When the Seattle Seahawks revisit Arizona on Thursday night, it will have been a little more than a year — 13 months and eight days, to be precise — since they last faced the Cardinals at University of Phoenix Stadium.
In the chronological context of a 4.54 billion-year-old planet, 13 months and eight days is a microsecond. If time were quantified as money, it would be the equivalent of 50 cents in Paul Allen’s pocket.
But for an NFL playoff contender that has evolved as quickly as the Seahawks, the subplots surrounding their 20-16 defeat in the 2012 season opener are the stuff of a fossil-bone dig.
It wasn’t surprising the Hawks lost a game they had several chances to win. What’s surprising, in retrospect, is that their inability to score a last-minute touchdown despite taking seven snaps inside the Cardinals’ 20-yard line — including four snaps from the 6 — surprised nobody.
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This was a team supposedly built to finish somewhere between 7-9 and 9-7. The bar wasn’t set high. Seattle would take advantage of the seismic-event acoustics at home and struggle to score enough points to eke out the typical 17-14 decision on the road.
A major reason for the offense’s absence of firepower was its unproven
quarterback. Fans had seen glimpses of Russell Wilson’s play-making potential during the exhibition season, but once the stakes were intensified in real games, against authentic starters, Wilson likely would regress to the mean of a rookie given more responsibility than a rookie can handle.
Coach Pete Carroll already had made the controversial decision to start Wilson instead of Matt Flynn, the veteran backup acquired to replace Matt Hasselbeck. One bold gamble was enough for Carroll, who wasn’t inclined to roll the dice again and require Wilson to win games. Better that he not commit the turnovers that lose them.
Of the Seahawks’ first 12 plays on second down against the Cardinals, they ran nine times. When Wilson got clearance to go to the air, he usually delivered a low-risk, low-reward throw that counted as a pass on the stat sheet but served as a lateral.
Wilson ended up with 34 attempts, but his 18 completions netted only 153 yards and one touchdown. The Cardinals pressured him early and often — he took three sacks — and while the rookie remained composed and put the Hawks in position to win, the consensus opinion of Wilson’s performance was that it merely had been adequate.
Matt Flynn to the rescue? That was the hot-button issue of the sports talk shows during the week preceding the Hawks’ home opener against the Cowboys. Wilson had the heart and brains of an NFL quarterback, no doubt, but standing on the south side of 5-feet-11, he didn’t have the height.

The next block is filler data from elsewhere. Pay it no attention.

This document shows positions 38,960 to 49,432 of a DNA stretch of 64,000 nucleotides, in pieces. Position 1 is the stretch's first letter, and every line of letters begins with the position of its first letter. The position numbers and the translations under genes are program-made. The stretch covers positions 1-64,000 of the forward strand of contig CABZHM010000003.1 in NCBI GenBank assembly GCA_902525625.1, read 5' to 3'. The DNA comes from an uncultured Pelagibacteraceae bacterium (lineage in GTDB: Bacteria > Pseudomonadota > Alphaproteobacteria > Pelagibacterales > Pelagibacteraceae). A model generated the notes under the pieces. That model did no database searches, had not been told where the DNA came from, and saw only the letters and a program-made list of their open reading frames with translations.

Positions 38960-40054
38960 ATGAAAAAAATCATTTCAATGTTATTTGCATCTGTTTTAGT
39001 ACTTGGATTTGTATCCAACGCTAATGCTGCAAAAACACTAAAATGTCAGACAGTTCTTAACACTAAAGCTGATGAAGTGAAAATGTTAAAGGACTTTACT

Recalling the 120-degree room temperature of the Wilson vs. Flynn debate is worth some giggles today. It’s like paging through a high school yearbook full of photos of students wearing earnest smiles and really stupid clothes.
Reasonably informed football fans argued the merits of a rookie quarterback who would go on to star in the Pro Bowl against the merits of a journeyman quarterback who just signed a salvaged-from-the-scrap-heap contract with the Buffalo Bills, his fourth team in three years?
Really? This was a debate topic?
Aside from Wilson’s startling ascent from game-managing rookie to face-of-the franchise quarterback, the Seahawks pretty much bring the same group to Arizona that they did in 2012. Leon Washington doesn’t return kicks and punts anymore, and fullback Michael Robinson is gone, along with outside linebacker Leroy Hill and wide receiver Braylon Edwards. Among the coaches, Dan Quinn has replaced defensive coordinator Gus Bradley, who accepted the mission-almost-impossible gig of reviving the Jaguars in Jacksonville.
Otherwise, the 2013 Seahawks are the 2012 Seahawks, only with dramatically enhanced expectations. Losing to Arizona last season fit into the norm of a so-so team that had no legitimate Super Bowl aspirations. If the Seahawks lose to Arizona on Thursday, Seattle area telephone crisis lines will be jammed.
“A really indicative game of the league,” Carroll said after the Cardinals survived the Hawks’ comeback drive. “The margin is just so short.”
Unless it isn’t. In the December rematch against Arizona, the Seahawks won, 58-0.
The morphing of the 2012 Hawks from a mediocrity whose mission was to keep the game close into late-season steamrollers didn’t happen overnight. Wilson, with the resolve of Thomas Edison at a science fair, had to work to gain Carroll’s trust as a quarterback capable of the miraculous, rather than a quarterback whose sole role was to minimize mistakes.
But the trust has been established.
Thirteen months and eight days after Wilson’s debut opened to mixed reviews, the Seahawks return Thursday to the scene of his NFL baptism. The Hawks should win, and they should win without counting on Wilson to oversee the last-minute comeback that fell short last year.
Then again, this is football and you never know, especially after a freak week that turns the practice cycle into chaos. In the unlikely event the quarterback is asked to perform a miracle Thursday night, Seahawks fans can take comfort.
Wilson is familiar with the drill. He craves it. He owns it.
As for the 2012 opener at Arizona, this is a memory best kept in an air-tight bag made to contain a foul stench. The memory reeks of yesterday, and all Russell Wilson can think about is tomorrow.